Friday, June 20, 2008

Conservatives wrong to fight gay marriage |

now this conservative has the right perspective BRAVO!

Conservatives wrong to fight gay marriage |

By Terry L. Garlock
For the Journal-Constitution

Published on: 06/20/08

Conservatives in California are working furiously to stop the avalanche of same-sex marriages following the recent state Supreme Court ruling.

Personally, I am repulsed by public displays of romantic affection between two men, or two women. Those who would call me names like homophobe, as if I fear homosexuality, diminish themselves in my eyes. It's just that same-sex pairs are instinctively unnatural to me. The mental image of a wedding ceremony joining two men who seal the bargain with a deep kiss makes me squirm.

But here's where I think my fellow conservatives have it wrong.

That wedding ceremony wouldn't be about me or my personal discomfort. It would be about those two people who love each other and decided to publicly announce their permanent mutual commitment. Should my personal attitudes prevent them from doing that? Should my religious beliefs keep them legally unrelated even if they remain committed to each other for life?

While I am free to have my personal disquiet about homosexuality, am I also free to interfere with their desire to be recognized as a family unit? If they are a permanent couple, should my aversion withhold from a lifelong pair the same rights as family for hospital visitation, for consultation with doctors when one is ill and maybe even dying?

Is it right that we tell a committed lesbian couple they cannot marry, and at the same time tell them they cannot inherit from each other tax-free at the first death, like a married couple, because they are not married, that they must pay estate taxes that quickly climb to 50 percent and cannot take spousal advantage of income tax, Social Security and other benefits of a married couple?

I appreciate strong religious beliefs against same-sex marriage, and a church has every right to prohibit the practice for its members. Marriage is a legal status to which we are free to choose to add religious covenants, but those religious covenants should not govern the legal status of marriage, especially since we are free to choose our religion and even free to reject religion entirely. We shouldn't codify religious beliefs into law.

What about the extremes of the gay and lesbian lifestyle, in-your-face promiscuity, unsavory public displays of drag queens and preying on the young and vulnerable? I don't want my kids or yours exposed to any of that. But I don't want them exposed to extremes on the heterosexual side either, like pedophiles, strip bars, sex clubs or just promiscuous people.

I object to extreme or public sexual behavior, whether homosexual or heterosexual. Is it right to penalize a same-sex couple because we somehow presume them to be extreme and inappropriate in their public behavior when we make no such presumption about straight couples?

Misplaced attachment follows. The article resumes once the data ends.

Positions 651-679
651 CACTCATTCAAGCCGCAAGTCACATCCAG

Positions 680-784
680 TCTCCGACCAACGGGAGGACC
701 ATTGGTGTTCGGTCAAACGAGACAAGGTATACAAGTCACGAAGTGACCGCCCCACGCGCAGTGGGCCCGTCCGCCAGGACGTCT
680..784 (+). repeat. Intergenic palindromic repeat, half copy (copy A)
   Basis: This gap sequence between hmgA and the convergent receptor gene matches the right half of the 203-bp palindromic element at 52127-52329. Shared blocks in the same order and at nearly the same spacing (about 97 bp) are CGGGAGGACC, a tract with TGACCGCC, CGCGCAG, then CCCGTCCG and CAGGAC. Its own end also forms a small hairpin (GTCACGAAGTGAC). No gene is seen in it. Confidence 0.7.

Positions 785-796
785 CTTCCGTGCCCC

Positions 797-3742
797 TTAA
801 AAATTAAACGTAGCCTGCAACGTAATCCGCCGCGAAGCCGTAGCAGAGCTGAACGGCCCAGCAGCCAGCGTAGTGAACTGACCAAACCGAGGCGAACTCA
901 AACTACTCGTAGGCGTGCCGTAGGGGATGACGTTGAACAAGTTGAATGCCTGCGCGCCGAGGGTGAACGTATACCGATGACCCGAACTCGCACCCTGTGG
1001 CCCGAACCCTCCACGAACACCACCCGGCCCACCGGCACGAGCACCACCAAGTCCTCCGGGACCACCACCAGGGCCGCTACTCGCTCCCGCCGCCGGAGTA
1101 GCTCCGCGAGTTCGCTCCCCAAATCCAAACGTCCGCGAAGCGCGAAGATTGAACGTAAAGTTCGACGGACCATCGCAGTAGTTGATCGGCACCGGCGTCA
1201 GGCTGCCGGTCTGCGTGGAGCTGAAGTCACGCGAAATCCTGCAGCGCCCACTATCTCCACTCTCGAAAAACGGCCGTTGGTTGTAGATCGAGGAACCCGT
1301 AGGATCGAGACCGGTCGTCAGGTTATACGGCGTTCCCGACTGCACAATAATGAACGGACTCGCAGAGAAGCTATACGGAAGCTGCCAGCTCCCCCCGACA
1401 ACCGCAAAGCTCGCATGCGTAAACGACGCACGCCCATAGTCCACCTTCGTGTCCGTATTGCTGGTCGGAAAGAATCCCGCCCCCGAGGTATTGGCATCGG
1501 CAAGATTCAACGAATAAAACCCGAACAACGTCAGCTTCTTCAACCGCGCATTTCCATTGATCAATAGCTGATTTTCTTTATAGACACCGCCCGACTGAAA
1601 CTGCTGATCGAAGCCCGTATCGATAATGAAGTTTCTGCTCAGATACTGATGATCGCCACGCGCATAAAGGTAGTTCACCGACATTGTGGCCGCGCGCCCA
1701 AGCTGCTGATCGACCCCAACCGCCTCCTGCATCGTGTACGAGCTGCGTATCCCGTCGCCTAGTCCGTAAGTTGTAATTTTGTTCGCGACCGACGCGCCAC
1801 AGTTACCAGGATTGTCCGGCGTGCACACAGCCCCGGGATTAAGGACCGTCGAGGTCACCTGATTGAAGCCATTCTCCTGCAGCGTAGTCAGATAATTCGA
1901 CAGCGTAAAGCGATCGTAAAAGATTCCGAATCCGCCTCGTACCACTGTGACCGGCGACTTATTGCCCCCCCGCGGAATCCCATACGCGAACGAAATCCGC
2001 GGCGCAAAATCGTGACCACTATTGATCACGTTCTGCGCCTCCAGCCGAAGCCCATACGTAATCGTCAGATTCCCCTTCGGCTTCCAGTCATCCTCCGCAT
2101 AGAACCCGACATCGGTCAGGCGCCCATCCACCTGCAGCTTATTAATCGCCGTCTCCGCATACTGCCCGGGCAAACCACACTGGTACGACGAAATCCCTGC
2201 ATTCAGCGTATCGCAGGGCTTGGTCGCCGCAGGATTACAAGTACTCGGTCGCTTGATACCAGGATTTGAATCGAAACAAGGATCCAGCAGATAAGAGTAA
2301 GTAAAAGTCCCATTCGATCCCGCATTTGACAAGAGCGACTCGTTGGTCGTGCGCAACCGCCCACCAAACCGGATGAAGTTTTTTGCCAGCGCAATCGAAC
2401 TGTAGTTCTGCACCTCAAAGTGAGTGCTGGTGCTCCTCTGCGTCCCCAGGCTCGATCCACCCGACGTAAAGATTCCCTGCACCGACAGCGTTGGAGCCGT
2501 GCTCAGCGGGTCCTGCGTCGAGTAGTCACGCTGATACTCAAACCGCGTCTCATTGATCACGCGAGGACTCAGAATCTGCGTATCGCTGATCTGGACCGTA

Would a married gay couple moving next door create some discomfort for me as I explain it to my children? Darn right it would. I would undoubtedly squirm in that discussion. But life doesn't guarantee my comfort, and whether they keep their yard looking nice is my business, whereas their personal relationship is not.

I've given this a lot of thought, and I think my prior stand against same-sex marriage was based on my personal thoughts about homosexuality rather than individual liberty. Those are two separate issues. My uneasiness may never go away, no matter how many names the enlightened ones call me, but the freedom of same-sex couples does not depend on my endorsement of their lifestyle.

As a conservative, I believe the state should stay out of the business of judging which unrelated adults may and may not make a marriage commitment to each other, that when a same-sex couple chooses to marry, we conservatives should value their liberty far more than any personal or religious disagreement with homosexuality. Conservatives should welcome the contribution of same-sex marriage to the virtues of commitment and family stability we hold so dear.

Please don't think me a liberal for these ideas. I can't help but think Democrats are out of their mind. I'll vote for Sen. John McCain because, unlike Sen. Barack Obama, he is only half out of his mind.

But I do believe my Republican Party is dead wrong on same-sex marriage and should re-examine it deeply and seriously through the lens of individual liberty and freedom rather than disagreement with homosexuality.

We citizens should judge each other on how we behave, not who we love.

> Terry L. Garlock lives in Peachtree City.

No comments: